Selected effects and causal role functions in the brain: the case for an etiological approach to neuroscience
David Bourget (Western Ontario)
David Chalmers (ANU, NYU)
Rafael De Clercq
Jack Alan Reynolds
Learn more about PhilPapers
Biology and Philosophy 26 (4):547-565 (2011)
Despite the voluminous literature on biological functions produced over the last 40 years, few philosophers have studied the concept of function as it is used in neuroscience. Recently, Craver (forthcoming; also see Craver 2001) defended the causal role theory against the selected effects theory as the most appropriate theory of function for neuroscience. The following argues that though neuroscientists do study causal role functions, the scope of that theory is not as universal as claimed. Despite the strong prima facie superiority of the causal role theory, the selected effects theory (when properly developed) can handle many cases from neuroscience with equal facility. It argues this by presenting a new theory of function that generalizes the notion of a ‘selection process’ to include processes such as neural selection, antibody selection, and some forms of learning—that is, to include structures that have been differentially retained as well as those that have been differentially reproduced. This view, called the generalized selected effects theory of function, will be defended from criticism and distinguished from similar views in the literature
|Keywords||No keywords specified (fix it)|
|Categories||categorize this paper)|
Setup an account with your affiliations in order to access resources via your University's proxy server
Configure custom proxy (use this if your affiliation does not provide a proxy)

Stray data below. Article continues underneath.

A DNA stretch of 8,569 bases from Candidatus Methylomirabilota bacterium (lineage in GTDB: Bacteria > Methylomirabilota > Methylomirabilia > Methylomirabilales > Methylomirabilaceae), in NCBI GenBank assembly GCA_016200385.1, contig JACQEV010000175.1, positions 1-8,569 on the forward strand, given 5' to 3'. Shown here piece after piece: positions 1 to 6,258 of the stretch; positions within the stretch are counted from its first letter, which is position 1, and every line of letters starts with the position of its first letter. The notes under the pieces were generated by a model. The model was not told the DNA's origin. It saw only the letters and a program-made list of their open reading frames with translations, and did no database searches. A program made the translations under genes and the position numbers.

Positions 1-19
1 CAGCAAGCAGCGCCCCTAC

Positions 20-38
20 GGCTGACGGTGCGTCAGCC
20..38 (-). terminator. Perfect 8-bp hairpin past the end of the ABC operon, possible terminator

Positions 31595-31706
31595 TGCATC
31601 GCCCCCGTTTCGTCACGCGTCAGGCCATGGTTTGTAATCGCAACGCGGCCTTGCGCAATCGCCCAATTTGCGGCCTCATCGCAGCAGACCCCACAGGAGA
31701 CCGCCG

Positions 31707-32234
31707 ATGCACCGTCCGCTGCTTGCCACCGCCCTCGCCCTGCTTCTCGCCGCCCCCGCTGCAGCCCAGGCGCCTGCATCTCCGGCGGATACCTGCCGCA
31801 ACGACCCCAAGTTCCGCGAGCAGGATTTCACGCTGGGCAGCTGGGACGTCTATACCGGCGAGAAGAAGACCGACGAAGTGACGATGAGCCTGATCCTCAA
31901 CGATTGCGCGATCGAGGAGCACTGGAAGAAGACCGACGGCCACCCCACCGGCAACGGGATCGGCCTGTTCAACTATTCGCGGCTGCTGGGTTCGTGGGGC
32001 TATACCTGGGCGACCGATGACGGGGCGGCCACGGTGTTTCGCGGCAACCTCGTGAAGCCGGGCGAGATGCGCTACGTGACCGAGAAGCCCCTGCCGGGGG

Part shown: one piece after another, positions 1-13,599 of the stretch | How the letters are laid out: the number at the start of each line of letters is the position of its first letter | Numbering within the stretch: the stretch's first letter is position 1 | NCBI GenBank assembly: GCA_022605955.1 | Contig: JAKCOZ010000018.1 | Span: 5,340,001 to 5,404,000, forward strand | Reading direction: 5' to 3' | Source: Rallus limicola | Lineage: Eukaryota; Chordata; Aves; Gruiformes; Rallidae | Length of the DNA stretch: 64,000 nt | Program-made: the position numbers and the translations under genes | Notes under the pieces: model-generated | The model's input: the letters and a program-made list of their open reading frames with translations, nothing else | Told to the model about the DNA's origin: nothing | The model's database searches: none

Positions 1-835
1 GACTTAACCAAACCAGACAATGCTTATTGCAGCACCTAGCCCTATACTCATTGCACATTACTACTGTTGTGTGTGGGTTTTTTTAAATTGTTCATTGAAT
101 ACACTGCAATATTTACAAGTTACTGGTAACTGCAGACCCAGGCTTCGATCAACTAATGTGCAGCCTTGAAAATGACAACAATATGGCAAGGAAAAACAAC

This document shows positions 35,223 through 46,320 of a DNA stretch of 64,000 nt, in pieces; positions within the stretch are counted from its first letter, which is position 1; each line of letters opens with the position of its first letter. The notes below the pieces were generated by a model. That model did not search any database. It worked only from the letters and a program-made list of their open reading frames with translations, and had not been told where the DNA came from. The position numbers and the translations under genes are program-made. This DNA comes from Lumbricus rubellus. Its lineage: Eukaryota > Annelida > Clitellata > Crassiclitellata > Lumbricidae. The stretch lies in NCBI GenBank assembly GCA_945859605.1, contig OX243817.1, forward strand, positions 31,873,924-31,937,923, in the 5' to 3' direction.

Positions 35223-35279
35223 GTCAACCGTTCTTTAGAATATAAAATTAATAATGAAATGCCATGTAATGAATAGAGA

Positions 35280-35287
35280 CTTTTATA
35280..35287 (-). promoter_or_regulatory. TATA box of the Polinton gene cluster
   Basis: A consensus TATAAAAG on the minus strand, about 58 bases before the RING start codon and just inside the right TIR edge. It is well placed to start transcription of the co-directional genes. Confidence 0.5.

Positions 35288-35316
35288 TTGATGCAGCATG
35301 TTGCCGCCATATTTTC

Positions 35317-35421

|Through your library|
References found in this work BETA
Colin Allen & Marc Bekoff (1995). Biological Function, Adaptation, and Natural Design. Philosophy of Science 62 (4):609-622.
Ron Amundson & George V. Lauder (1998). Function Without Purpose: The Uses of Causal Role Function in Evolutionary Biology. In David L. Hull & Michael Ruse (eds.), The Philosophy of Biology. Oxford University Press. 227--57.
Mark Bedau (1992). Where's the Good in Teleology? Philosophy and Phenomenological Research 52 (4):781-806.
John Bigelow & Robert Pargetter (1987). Functions. Journal of Philosophy 84 (4):181-196.
Christopher Boorse (1976). Wright on Functions. Philosophical Review 85 (1):70-86.
Citations of this work BETA
Justin Garson (2012). Function, Selection, and Construction in the Brain. Synthese 189 (3):451-481.
Justin Garson (2013). The Functional Sense of Mechanism. Philosophy of Science 80 (3):317-333.
Similar books and articles
Karen Neander (1991). Functions as Selected Effects: The Conceptual Analyst's Defense. Philosophy of Science 58 (2):168-184.
Françoise Longy (2013). Artifacts and Organisms: A Case for a New Etiological Theory of Functions. In Philippe Huneman (ed.), Functions: Selection and Mechanisms. Springer. 185--211.
Ron Amundson & George V. Lauder (1994). Function Without Purpose. Biology and Philosophy 9 (4):443-469.
Benoni B. Edin (2008). Assigning Biological Functions: Making Sense of Causal Chains. Synthese 161 (2):203 - 218.
Michael R. Dietrich & Roberta L. Millstein (2008). The Role of Causal Processes in the Neutral and Nearly Neutral Theories. Philosophy of Science 75 (5):548-559.
Carl F. Craver (2001). Role Functions, Mechanisms, and Hierarchy. Philosophy of Science 68 (1):53-74.
Peter H. Schwartz (1999). Proper Function and Recent Selection. Philosophy of Science 66 (3):222.
Edmund T. Rolls (2007). Memory, Attention, and Decision-Making: A Unifying Computational Neuroscience Approach. OUP Oxford.
Rob Pranger (1990). Towards a Pluralistic Concept of Function Function Statements in Biology. Acta Biotheoretica 38 (1).
Adela Helena Roszkowski (2010). Natural Selection and the Unity of Functional Analyses. Philosophy of Science 77 (4):633-645.
Peter Spirtes & Richard Scheines (2004). Causal Inference of Ambiguous Manipulations. Philosophy of Science 71 (5):833-845.
Pieter E. Vermaas & Wybo Houkes (2003). Ascribing Functions to Technical Artefacts: A Challenge to Etiological Accounts of Functions. British Journal for the Philosophy of Science 54 (2):261-289.
Berent Enc & Fred Adams (1992). Functions and Goal Directedness. Philosophy of Science 59 (4):635-654.
Added to index2011-03-23
Total downloads43 ( #42,400 of 1,101,813 )
Recent downloads (6 months)7 ( #41,591 of 1,101,813 )
How can I increase my downloads?